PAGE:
extends their critique of industry practices to specific labels. Wu-Tang’s
GZA, who found himself signed to an unfair contract early in his career,
recorded ‘‘Labels’’ (1995), a song that opens with RZA’s spoken introduc-
tion: ‘‘You gotta read the label. If you don’t read the label you might get
poisoned.’’ This critique of the music business is a central feature of hip
hop lyrics. Though rap artists want to make money, they don’t want to
achieve sales at the cost of culture and community, or at the cost of their
artistic control over the music. GZA’s group Wu-Tang Clan, and other
artists such as Master P, laid groundwork in the 1990s for unprecedented
artist control in recording and distribution contracts with major record
labels. Wu-Tang Clan’s lyrics tell stories of the group’s struggles to main-
tain artistic individualism in the face of industry conformity, and describe
their work to achieve new levels of artist control. GZA’s ‘‘Shadow Boxing’’
(1995) points out the ineffectiveness of the traditional process of new
artists shopping their publicity headshots and demo tapes to record execs,
and urges new artists to follow his example by taking charge of their
careers: ‘‘You must break through, like the Wu, unexpectedly.’’ Rather
than market themselves to record companies with publicity photos and
demo tapes, Wu-Tang built an audience through touring and selling inde-
pendently-produced CDs ‘‘out the trunk’’ at their shows, and then used
their established fan base to negotiate more artist control in their contract
with a corporate record label. Wu-Tang members RZA and GZA, who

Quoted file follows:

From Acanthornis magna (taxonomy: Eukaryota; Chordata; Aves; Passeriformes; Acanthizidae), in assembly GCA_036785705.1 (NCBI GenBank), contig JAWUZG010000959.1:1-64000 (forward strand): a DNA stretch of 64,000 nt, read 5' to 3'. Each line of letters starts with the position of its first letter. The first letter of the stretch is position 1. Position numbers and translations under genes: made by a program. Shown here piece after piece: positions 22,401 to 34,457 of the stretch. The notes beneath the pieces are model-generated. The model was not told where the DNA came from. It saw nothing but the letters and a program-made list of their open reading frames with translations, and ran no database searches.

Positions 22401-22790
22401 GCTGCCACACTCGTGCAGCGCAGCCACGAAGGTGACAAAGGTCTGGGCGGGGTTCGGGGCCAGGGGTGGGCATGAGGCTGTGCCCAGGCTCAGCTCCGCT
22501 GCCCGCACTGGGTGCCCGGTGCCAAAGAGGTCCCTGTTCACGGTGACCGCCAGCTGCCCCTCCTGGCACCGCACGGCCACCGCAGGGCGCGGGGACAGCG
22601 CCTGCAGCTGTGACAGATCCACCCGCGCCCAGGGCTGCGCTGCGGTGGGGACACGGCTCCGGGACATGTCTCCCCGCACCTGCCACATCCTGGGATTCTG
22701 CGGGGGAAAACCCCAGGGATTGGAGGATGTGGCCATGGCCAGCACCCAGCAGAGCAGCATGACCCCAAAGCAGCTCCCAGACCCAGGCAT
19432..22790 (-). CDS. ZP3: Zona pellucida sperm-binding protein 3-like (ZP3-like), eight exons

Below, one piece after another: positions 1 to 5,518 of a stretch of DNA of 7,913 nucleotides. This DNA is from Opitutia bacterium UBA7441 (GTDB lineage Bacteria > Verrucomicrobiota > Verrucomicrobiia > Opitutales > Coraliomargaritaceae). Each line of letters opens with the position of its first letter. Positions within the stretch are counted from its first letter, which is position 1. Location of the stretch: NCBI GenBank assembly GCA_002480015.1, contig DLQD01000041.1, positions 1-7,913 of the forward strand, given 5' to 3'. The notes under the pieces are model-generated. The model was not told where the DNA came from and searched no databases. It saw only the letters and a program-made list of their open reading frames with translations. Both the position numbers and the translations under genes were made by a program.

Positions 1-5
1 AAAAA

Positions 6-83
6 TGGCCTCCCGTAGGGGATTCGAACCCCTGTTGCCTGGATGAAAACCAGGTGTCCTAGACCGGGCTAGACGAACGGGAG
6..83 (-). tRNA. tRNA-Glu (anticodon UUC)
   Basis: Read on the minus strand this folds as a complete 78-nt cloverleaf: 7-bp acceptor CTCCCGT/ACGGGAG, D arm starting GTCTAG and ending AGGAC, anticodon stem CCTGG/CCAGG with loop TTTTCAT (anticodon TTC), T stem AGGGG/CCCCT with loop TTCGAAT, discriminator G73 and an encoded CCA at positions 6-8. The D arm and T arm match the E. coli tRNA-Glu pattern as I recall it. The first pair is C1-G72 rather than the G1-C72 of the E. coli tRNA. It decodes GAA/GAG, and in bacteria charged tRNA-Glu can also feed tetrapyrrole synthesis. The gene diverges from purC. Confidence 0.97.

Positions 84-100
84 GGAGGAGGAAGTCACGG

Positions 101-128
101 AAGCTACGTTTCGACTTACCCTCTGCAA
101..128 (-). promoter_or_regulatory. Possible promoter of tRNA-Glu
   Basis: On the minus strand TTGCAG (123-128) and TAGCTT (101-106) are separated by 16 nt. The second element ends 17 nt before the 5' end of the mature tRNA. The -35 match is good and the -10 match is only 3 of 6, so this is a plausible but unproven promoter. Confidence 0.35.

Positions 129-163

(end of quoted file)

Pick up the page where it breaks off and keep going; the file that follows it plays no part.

had earlier record deals as solo artists Prince Rakeem and Genius, claim
that those earlier experiences helped them study the industry’s annexation
of hip hop, and that now they understand ways to manipulate a pliable
music industry, and to maintain more control of production. Selling records
and selling out become two very different concepts as Wu-Tang celebrates
entrepreneurship and the manipulation of industry business practices to the
artist’s advantage.
A more skeptical reading finds that the freedom Wu-Tang enjoys is an
illusion, and that record companies allow rap artists a modicum of control,
or the illusion of control, in order to keep them happy and ultimately
make more money from their work.
This skepticism is not limited to crit-
ics from outside hip hop. In 2004, Mos Def parodied Jay-Z’s ‘‘The Take-
over’’ (2001) a song that claims that ‘‘we runnin’ this rap shit.’’ Jay lists
himself and his Roc-A-Fella labelmates Freeway and Memphis Bleek, as
those in charge of hip hop, but Mos Def ’s parody ‘‘The Rape Over’’
(2004) instead lists major corporations like Viacom (the parent company
of MTV) and AOL/Time Warner as those who run rap. In Mos Def ’s
view, rappers rush to sell themselves out to these corporations. Yet the true
power of Mos Def ’s parody is that he, himself, is a major-label recording
artist. In fact, his label, Geffen, was started with funding from Warner
Brothers Records, which is now a part of AOL/Time Warner, one corpora-
tion he mentions by name in the song. Warner Brothers Records had a
history of artists, who, unhappy with how the label treated their contracts,
staged public battles with Warner (Frank Zappa in the 1970s, and Prince
in the 1990s). Not to exclude his own career from scrutiny, Mos Def pre-
serves the first-person plural ‘‘we’’ from Jay-Z’s original song, and thereby
includes himself in his criticism of rap stars who sell their souls to multina-
tional media conglomerates, rather than take them over.
Stories of shady record executives have existed in hip hop since the late
1980s, with songs like 3rd Bass’s ‘‘The Gas Face’’ (1989) and A Tribe
Called Quest’s ‘‘Check the Rhime’’ and ‘‘Show Business’’ (1991), which
expose industry practices and warn rappers to watch their backs. Since the
late 1990s, however, artists like Wu-Tang Clan, Slim Thug, MF DOOM,
and Jay-Z have taken this critique further to claim to have beaten the
record execs at their own games. On ‘‘I Ain’t Heard of That,’’ (2005) Slim
Thug, who claims he sold a hundred thousand records recording for Hous-
ton’s independent Swisha House label, describes demanding a bigger